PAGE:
TWC said its polling shows males under 35 and females over 35 “love the movie.” The company is opening the pic today at Union Square and Lincoln Square in New York and the Arclight Hollywood and Landmark in Los Angeles. “It has a split audience, so we’ll roll it out and let it breathe,” said Glasser. “We’re very excited about it.”
After its first weekend, Wind River will head to 20 markets and expand further based
Brave New Jersey
Director-writer: Jody Lambert
Writers: Tony Hale, Heather Burns, Anna Camp
Cast: Sam Jaeger, Raymond J. Barry, Dan Bakkedahl, Mel Rodriguez, Grace Kaufman
Distributor: Gravitas Ventures
The comedy Brave New Jersey is Gravitas Ventures’ seventh release this summer. The company was drawn by issues related to truthfulness in news, a hot-button issue on both the left and right in the current political climate. “We were excited by the timeliness of this story, which is essentially the original ‘fake news’ event gone wrong in America,” said Laura Florence, VP Sales & Marketing at Gravitas Ventures.
Set in a small New Jersey town on the night of Orson Welles’ legendary 1938 “War Of
The Worlds” radio broadcast — the hoax that terrified millions into believing Martians were invading — citizens face what they think is their last night on Earth. The overworked town’s mayor (Tony Hale) will take a chance on love. The neglected housewife (Heather Burns) will break free from her big-cheese husband (Sam Jaeger). The demure schoolteacher (Anna Camp) will become a warrior. The aimless reverend (Dan Bakkedahl) will rediscover his faith. The scared sheriff (Mel Rodriguez) will find his courage. And the reclusive war veteran (Raymond J. Barry) will become a hero as he convinces the town to fight the aliens.
“We are targeting the fan bases of the large breadth of cast such as Tony Hale’s Veep audience and Anna Camp’s Pitch Perfect fans as well as Sam Jaeger’s avid following from Parenthood,” Florence said. “Each cast member hits such a different and diverse demographic that it enabled us to reach a broader audience in the summer blockbuster season.”
Brave New Jersey will open theatrically in 14 markets today including New York and Los Angeles. with other cities planned for later in the month.
Cast: John Cho, Haley Lu Richardson, Parker Posey, Rory Culkin, Michelle Forbes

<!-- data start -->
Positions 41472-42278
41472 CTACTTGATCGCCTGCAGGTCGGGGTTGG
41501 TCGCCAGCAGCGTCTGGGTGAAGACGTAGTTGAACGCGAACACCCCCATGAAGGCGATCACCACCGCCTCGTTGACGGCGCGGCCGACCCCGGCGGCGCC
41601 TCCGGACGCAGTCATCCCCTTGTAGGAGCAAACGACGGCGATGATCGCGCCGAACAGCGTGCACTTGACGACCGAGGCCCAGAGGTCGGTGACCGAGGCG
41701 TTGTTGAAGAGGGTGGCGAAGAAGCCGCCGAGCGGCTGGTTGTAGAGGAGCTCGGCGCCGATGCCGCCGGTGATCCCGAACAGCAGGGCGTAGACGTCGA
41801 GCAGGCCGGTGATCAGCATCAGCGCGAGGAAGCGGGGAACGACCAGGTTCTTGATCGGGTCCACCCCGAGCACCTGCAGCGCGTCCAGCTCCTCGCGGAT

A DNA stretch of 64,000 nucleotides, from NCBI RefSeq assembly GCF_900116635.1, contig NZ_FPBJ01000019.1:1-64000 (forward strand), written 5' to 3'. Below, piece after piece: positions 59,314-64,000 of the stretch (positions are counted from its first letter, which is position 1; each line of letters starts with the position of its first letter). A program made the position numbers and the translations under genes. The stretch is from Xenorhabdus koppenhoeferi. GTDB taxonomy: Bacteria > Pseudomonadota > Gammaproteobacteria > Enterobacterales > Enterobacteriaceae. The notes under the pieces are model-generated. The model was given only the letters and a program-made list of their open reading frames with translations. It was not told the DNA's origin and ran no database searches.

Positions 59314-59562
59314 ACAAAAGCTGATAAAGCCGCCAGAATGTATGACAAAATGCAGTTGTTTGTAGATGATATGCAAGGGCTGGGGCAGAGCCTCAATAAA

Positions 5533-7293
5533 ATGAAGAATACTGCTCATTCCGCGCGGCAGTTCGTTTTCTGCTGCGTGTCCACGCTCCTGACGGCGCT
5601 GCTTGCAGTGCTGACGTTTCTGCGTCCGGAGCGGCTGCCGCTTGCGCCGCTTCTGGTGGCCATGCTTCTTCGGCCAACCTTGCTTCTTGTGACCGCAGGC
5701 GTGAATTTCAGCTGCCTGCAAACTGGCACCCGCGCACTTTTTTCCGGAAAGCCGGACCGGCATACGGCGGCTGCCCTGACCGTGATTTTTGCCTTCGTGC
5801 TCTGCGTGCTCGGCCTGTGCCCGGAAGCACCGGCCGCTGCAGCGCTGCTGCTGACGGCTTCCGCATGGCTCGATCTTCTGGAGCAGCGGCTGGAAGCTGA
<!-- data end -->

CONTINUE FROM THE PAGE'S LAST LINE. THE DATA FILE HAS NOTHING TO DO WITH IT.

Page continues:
Self-distributed through Superlative Films
Sundance 2017 title Columbus is the directorial debut of Kogonada, who earlier received kudos for his visual work and film criticism commissioned by the Criterion Collection and Sight & Sound. Producer Danielle Renfrew Behrens became involved with the drama after producer acquaintances approached her with the potential project after she launched her film financing company, Superlative Films.
“I was not familiar with Kogonada’s short-form work,” said Behrens. “[Producer Chris Weitz] had reached out to him via Twitter saying that if he’d like to do long form to let him know. Lo and behold, Kogonada responded to him.”
Columbus centers on a renowned architecture scholar who falls suddenly ill during a
speaking tour. His son Jin (John Cho) finds himself stranded in Columbus, a small Midwestern city in Indiana celebrated for its many significant modernist buildings. Jin strikes up a friendship with Casey (Haley Lu Richardson), a young architecture enthusiast who works at the local library. As their intimacy develops, Jin and Casey explore the town and their conflicted emotions: Jin’s estranged relationship with his father, and Casey’s reluctance to leave Columbus and her mother.
“I was being very careful with what I’d jump into,” said Behrens. “But five minutes after sitting down with Kogonada, I knew it was something I wanted to do. This is the reason I’m in this business. You’re so compelled to facilitate a vision. In this industry when dealing with so much bravado and egos, it’s refreshing to be working with someone who is confident, but also a kind and generous soul. He also had a very specific vision and knew exactly what he wanted, so it was a dream project to work on.”
Chris and Paul Weitz’s company Depth of Field had worked with Cho on past projects. He joined as the male lead, while Kogonada met with Richardson, who also came on board. Columbus shot over 18 days in Columbus. “It was intense, but we were able to do this and shockingly not go over time,” said Behrens. “Kogonada is a decisive filmmaker. It was actually the least stressful production I’ve worked on. He knew exactly where he wanted the camera each day he arrived on set.”
The film debuted at Sundance and was well-received by critics, according to Behrens, but distributors had a hard time figuring out how they’d market the film. “That lead us to the Sundance Creative Distribution Fellowship,” said Behrens about the self-distribution model spearheaded by Sundance Institute. “I was concerned about someone being a champion of this film and Kogonada. Also as a financier, it was about how best to get this film out in the world, get the most attention, and to get the best financial upside. Taking a modest deal and not having control of how the film is positioned didn’t seem right.”
She added: “It was frightening and exciting. I think everyone is desperate right now for a path forward. I’ve learned a ton through this process and it will inform me in my future decisions with my company.”
Columbus opens today at the Nuart in Los Angeles and IFC Center in New York. It will head to several additional markets with 15 cities set for the coming weeks. Added Behrens: “Also outside the box is that we’re concentrating resources and attention in Indiana. We will be on two screens in Columbus in two weeks. It may be our strongest revenue stream.”